When, in 1895, Susan Hayman, the married Forsyte sister, followed her husband at the ludicrously low age of seventy-four, and was cremated, it made strangely little stir among the six old Forsytes left. For this apathy there were three causes. First: the almost surreptitious burial of old Jolyon in 1892 down at Robin Hill — first of the Forsytes to desert the family grave at Highgate. That burial, coming a year after Swithin’s entirely proper funeral, had occasioned a great deal of talk on Forsyte ‘Change, the abode of Timothy Forsyte on the Bayswater Road, London, which still collected and radiated family gossip. Opinions ranged from the lamentation of Aunt Juley to the outspoken assertion of Francie that it was ‘a jolly good thing to stop all that stuffy Highgate business.’ Uncle Jolyon in his later years — indeed, ever since the strange and lamentable affair between his granddaughter June’s lover, young Bosinney, and Irene, his nephew Soames Forsyte’s wife — had noticeably rapped the family’s knuckles; and that way of his own which he had always taken had begun to seem to them a little wayward. The philosophic vein in him, of course, had always been too liable to crop out of the strata of pure Forsyteism, so they were in a way prepared for his interment in a strange spot. But the whole thing was an odd business, and when the contents of his Will became current coin on Forsyte ‘Change, a shiver had gone round the clan. Out of his estate (L145,304 gross, with liabilities L35 7s. 4d.) he had actually left L15,000 to “whomever do you think, my dear? To Irene!” that runaway wife of his nephew Soames; Irene, a woman who had almost disgraced the family, and — still more amazing was to him no blood relation. Not out and out, of course; only a life interest — only the income from it! Still, there it was; and old Jolyon’s claim to be the perfect Forsyte was ended once for all. That, then, was the first reason why the burial of Susan Hayman — at Woking — made little stir.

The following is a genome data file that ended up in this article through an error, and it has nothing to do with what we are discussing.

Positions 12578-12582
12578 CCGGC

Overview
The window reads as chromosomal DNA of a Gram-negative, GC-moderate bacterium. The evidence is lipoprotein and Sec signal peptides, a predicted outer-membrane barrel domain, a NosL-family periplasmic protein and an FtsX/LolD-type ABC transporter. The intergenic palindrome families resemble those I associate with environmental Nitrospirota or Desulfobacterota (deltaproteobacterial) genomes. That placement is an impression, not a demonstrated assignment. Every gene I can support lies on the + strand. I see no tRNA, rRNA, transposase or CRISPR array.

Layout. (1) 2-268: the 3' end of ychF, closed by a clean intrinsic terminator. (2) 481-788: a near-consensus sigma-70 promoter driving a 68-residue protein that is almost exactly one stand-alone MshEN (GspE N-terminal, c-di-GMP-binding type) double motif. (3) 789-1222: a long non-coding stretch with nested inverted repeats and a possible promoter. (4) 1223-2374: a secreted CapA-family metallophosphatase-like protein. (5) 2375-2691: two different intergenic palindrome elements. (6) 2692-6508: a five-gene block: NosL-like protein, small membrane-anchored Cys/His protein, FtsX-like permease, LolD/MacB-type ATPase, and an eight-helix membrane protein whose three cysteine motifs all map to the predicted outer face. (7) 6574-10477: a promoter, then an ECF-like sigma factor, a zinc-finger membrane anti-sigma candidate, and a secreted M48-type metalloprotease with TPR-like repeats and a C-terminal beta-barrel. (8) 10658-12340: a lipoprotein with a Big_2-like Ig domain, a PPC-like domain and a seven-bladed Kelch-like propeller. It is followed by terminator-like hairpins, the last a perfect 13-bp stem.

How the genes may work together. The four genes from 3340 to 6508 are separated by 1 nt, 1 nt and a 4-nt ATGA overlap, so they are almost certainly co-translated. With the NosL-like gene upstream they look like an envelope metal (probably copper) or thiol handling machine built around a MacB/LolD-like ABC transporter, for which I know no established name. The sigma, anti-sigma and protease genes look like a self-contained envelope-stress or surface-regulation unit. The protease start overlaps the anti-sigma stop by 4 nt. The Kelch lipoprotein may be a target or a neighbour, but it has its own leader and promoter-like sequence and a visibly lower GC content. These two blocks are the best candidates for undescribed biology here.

The second reason was altogether more expansive and imperial. Besides the house on Campden Hill, Susan had a place (left her by Hayman when he died) just over the border in Hants, where the Hayman boys had learned to be such good shots and riders, as it was believed, which was of course nice for them, and creditable to everybody; and the fact of owning something really countrified seemed somehow to excuse the dispersion of her remains — though what could have put cremation into her head they could not think! The usual invitations, however, had been issued, and Soames had gone down and young Nicholas, and the Will had been quite satisfactory so far as it went, for she had only had a life interest; and everything had gone quite smoothly to the children in equal shares.